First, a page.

Ministers and state secretaries from nine European countries will meet in Espoo, Finland on 11–12 February to discuss how the circular economy can mitigate climate change, how cities and regions can advance the circular economy and how the textile sector can develop circular economy solutions.
Ministers and state secretaries from Belgium, France, Germany, Luxembourg, the Netherlands, Slovakia, Slovenia and Sweden have been invited by Kimmo Tiilikainen, Minister of the Environment, Energy and Housing in Finland. The aim of the meeting is to discuss and develop common ideas and initiatives that are important for future circular economy policies in the European Union but also at the national level.
Circular economy should be the ‘next economy’. Despite this, the OECD estimates that the world’s consumption of raw materials will double by 2060 as the global economy expands. Today, we extract over 80 billion tonnes of materials per year, of which a mere nine per cent is reused or recycled by the global economy. Switching to a more circular economy in the EU alone could cut industrial emissions by more than half by 2050. Therefore, it is important to develop strategies for key sectors and industries and to take into account circular actions and their decarbonisation potential.
The transformation towards a circular economy is more than just a technical challenge. Most notably, it will also require new approaches to governance. Certain countries and regions have already created circular economy strategies or roadmaps, set targets for climate neutrality and resource-efficiency and created test beds for implementing new solutions and ecosystems.
The textile sector has a lot of potential – the total greenhouse gas emissions from textile production is more than the amount generated by all international flights and maritime shipping combined. Developing the fashion industry from single-use garments and fast fashion towards more durable, reparable and recyclable fashion and textiles is a strategic step for the future.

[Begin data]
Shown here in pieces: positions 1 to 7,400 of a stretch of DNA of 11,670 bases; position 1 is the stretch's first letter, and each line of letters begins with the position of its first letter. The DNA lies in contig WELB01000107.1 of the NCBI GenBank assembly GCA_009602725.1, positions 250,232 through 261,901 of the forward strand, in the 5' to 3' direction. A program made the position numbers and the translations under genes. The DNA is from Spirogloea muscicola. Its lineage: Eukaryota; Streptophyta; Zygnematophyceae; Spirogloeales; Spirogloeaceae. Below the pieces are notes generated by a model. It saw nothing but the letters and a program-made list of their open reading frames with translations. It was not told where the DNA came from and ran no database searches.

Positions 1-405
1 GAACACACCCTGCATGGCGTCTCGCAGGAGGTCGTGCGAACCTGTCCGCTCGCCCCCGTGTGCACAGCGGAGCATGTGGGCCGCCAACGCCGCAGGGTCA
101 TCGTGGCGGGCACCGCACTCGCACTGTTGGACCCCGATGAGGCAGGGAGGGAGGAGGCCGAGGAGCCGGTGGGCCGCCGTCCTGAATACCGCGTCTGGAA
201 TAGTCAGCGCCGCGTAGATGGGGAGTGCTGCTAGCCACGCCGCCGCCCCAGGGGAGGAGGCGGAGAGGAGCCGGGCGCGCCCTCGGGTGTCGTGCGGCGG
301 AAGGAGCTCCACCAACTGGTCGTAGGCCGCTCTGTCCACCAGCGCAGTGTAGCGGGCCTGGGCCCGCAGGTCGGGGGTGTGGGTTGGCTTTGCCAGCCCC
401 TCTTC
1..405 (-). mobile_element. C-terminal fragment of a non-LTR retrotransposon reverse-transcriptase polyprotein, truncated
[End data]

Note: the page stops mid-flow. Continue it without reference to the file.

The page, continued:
During their trip to Finland, the guests will also visit European Chemicals Agency to discuss the role of the chemicals management system in promoting circularity. Improved data on the chemical composition of our consumer products and the ability to track chemical substances in waste streams and material flows are essential in promoting circularity. On Tuesday, the Aalto University Bioproduct Centre will open its doors to the guests so they can familiarise themselves with the circular economy of battery metals and the technology used make the new bio-based Ioncell fibre, which can also be made using waste as its raw material.
Taru Savolainen, Special Adviser to the Minister of the Environment, tel. +358 40 535 8622
Invited ministers and state secretaries:
Carole Dieschbourg, Minister of the Environment, Climate and Sustainable Development (Luxembourg)
Gunvor Ericson, State Secretary, Minister for Environment and Climate (Sweden)
Jochen Flasbarth, State Secretary, Federal Ministry for the Environment, Nature Conservation and Nuclear Safety (Germany)
Norbert Kurilla, State Secretary, Ministry of Environment (Slovakia)
Ir. Roald P. Lapperre, Director-General, Environment and International Affairs in the Ministry of Infrastructure and Water Management (the Netherlands)
Jure Leben, Minister for the Environment and Spatial Planning (Slovenia)